I applaud your article! thanks for the info. I was unaware that George Bush voted against this measure in the UN. I agree that religious organizations should start to be taxed at least by a small percentage. The danger in allowing these organizations to operate without any oversight has been proven so loudly by the passage of Proposition 8. Thank you again! I'm sure taxing the Catholic Church and Mormon church alone will take a big chunk out of our deficit.

best,
eric

I knew he would help us when he could. But he's blocked by political realities and the many important issues he has to address.
We can forget about going after religion's tax exempt status. There are too many of them. They're too powerful. We don't have lawyers smart enough to make the right arguments. And attacking religion at large would be very bad pr for us. On the other hand, boycotting the 8 sponsors still seems like a good strategy.

I've written about this issue before, and have never advocated that gays alone be the ones to battle for churches to pay taxes.

Separation of church and state is an issue that affects ALL Americans. For such a tax-reform movement to succeed, the groundswell of complaint would have to come from many voters before it could succeed. And it is not "attacking" churches to demand this. It is only requiring them to carry their fair share of the load.

In fact, American government is facing such a bankruptcy threat on all fronts that it may well be forced to consider taxing churches and church orgs in order to find a new source of cash flow.

Another great article Patricia and one very worthy of the news bulletin of the swearing of changes of the Obama/U.N. that our own community almost let slide by.

YES, WE CAN take on the religous right and their tax exempt status...it is called 'separation of church and state'. Wilberforce has it all wrong. We do have the smarts, we just lack the community empowerment to take it on as a group in force.

We used to require people like Anita Bryants' vial and public against us for us to unite. We have had Harvey Milk to guide us for our rights...now, the milk toast organizers will help us loose our greatest chance to overturn Prop 8 with their lack of balls to 'fight for our rights'...YES, WE CAN!!!!!!!!!!!!!!!

Cleve Jones was on MSNBC on the Rachel Maddow show the night after the Oscars and I loved what he said, 'we should demand our equal rights'...and to me it is clear we take on the establishment on 'separation of church and state' boundaries or make them pay taxes!!!!!!!!!!!!!!!!!!

Still, perhaps we should gleen in what Obama supports in protecting gays from execution that Bush signed at the U.N. Seems like such a long way to go for us...we can't even unite as a group.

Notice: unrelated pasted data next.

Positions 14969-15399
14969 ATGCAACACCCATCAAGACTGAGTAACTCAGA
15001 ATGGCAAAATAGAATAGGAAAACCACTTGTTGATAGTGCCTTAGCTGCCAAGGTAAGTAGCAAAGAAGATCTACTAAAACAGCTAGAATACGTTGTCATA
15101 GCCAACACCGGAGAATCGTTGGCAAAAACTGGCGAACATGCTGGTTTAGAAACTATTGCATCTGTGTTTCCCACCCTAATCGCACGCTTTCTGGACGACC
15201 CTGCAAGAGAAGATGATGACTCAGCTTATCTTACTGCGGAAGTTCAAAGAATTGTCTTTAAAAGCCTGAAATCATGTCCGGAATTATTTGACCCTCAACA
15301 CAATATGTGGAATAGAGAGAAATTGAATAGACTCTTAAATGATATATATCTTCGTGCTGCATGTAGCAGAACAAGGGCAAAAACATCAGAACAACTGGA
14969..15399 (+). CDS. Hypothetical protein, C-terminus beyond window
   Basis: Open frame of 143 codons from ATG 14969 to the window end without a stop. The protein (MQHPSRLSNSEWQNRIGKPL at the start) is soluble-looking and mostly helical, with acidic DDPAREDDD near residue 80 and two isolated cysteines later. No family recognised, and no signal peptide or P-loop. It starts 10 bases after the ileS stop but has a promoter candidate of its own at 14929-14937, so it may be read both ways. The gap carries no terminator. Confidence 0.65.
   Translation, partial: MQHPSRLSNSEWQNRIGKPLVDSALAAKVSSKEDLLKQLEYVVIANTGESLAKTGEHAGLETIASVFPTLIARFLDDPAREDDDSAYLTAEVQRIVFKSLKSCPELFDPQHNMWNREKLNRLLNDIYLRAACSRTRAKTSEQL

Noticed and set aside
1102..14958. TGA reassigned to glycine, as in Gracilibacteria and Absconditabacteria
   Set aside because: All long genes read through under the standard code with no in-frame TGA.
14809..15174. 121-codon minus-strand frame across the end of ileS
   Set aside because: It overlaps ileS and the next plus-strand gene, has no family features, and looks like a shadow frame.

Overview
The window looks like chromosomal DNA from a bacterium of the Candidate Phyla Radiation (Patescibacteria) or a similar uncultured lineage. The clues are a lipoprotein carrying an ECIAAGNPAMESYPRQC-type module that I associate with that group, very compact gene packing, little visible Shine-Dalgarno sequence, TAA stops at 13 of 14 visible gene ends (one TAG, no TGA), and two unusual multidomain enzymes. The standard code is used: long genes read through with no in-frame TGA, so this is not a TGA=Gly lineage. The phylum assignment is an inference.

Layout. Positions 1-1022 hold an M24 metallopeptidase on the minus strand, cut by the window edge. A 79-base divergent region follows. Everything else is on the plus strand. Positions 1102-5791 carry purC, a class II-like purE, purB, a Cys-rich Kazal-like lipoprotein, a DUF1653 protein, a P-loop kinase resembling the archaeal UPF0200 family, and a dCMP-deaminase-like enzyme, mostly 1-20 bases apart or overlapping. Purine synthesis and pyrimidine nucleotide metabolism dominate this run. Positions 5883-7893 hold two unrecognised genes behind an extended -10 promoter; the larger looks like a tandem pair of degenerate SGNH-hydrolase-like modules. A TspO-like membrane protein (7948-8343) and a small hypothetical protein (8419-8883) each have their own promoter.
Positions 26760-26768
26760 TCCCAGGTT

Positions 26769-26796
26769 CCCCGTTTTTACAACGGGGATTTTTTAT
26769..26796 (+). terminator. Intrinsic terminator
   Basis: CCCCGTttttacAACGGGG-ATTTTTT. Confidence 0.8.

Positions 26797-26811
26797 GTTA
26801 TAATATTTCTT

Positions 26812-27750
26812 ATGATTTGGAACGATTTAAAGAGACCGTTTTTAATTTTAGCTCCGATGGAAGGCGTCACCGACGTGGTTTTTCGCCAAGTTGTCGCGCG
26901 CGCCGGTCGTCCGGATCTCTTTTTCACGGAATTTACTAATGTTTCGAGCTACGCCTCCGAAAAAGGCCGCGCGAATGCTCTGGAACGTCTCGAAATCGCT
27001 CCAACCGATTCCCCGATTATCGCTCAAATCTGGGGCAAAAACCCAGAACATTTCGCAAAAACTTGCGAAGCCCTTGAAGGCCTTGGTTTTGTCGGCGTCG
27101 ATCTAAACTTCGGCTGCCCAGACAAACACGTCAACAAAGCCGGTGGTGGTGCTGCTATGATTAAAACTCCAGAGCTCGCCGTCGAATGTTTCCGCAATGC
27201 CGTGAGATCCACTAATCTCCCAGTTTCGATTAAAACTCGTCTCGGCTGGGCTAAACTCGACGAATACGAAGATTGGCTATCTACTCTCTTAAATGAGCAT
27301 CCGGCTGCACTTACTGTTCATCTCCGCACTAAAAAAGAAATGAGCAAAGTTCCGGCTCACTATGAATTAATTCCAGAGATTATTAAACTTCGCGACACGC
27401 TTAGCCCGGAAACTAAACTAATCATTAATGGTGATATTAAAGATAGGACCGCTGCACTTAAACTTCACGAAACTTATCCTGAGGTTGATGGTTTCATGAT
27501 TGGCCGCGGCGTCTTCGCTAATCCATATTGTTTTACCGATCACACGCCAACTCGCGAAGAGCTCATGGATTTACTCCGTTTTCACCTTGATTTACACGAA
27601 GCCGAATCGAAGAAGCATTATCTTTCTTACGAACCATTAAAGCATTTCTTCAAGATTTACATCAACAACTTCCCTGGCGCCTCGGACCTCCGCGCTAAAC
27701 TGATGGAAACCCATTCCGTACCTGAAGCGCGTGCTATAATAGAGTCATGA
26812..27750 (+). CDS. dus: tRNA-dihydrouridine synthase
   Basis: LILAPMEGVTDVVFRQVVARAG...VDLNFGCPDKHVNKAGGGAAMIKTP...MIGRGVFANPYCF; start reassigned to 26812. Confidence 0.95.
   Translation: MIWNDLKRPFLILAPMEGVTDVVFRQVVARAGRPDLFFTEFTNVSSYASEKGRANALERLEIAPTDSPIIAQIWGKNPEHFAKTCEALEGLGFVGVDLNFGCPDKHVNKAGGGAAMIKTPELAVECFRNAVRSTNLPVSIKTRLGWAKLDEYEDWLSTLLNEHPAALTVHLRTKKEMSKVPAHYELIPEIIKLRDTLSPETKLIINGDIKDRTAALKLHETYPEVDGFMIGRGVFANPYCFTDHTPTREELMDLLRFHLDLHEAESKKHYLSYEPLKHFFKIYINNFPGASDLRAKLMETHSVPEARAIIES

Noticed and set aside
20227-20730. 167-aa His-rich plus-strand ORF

This is the correct link to UN Dispatch, there's a typo in the original link :)

Don't forget the Mormons sent a special ambassador to the UN, Wilkins I believe, who has worked for a decade to further to goals of the LDS Church against GLBT folk. They can rally a lot of emails and letters in hours, working through organizations 'not associated' with the LDS Church but run by members faithful to LDS doctrine. They work long and hard and without flagging when the going gets rough, like it is about to.

Bobby

If Churches and Religious groups are going to make themselves as active a political lobby as they have been, by all means they should be paying taxes.

But TR didn't have to contend with decades of pink scare, red scare, an entire false history linking 1950's morality to economic prosperity, 3 24-hour news networks with a pundit-class that thinks it can speak for the common person, and a fully developed, completely normalized, absolutely ruthless Religious Right.

But he probably would have stood up to all that nonetheless. Which is probably why he wouldn't have a career in politics nowadays.

For as uch as the Reactionary Domionist Religios Right uses an imaginary "Gay Agenda" against us, we never seem to sue their published agenda against them.

They do have a published agenda, in the writings of the Chalcedon movement; nearly every right wing religious organisation and leader has ties to Chalcedon.

Given that items on their anegda include things like the re-establishment fo slavery and public stoning of aduterers(including divorced and remairried people) just how much support for them would weaken if our spokespeople began to give the Right wing's ultimate intentions the kind of exposure that they give to obscure gay authored texts?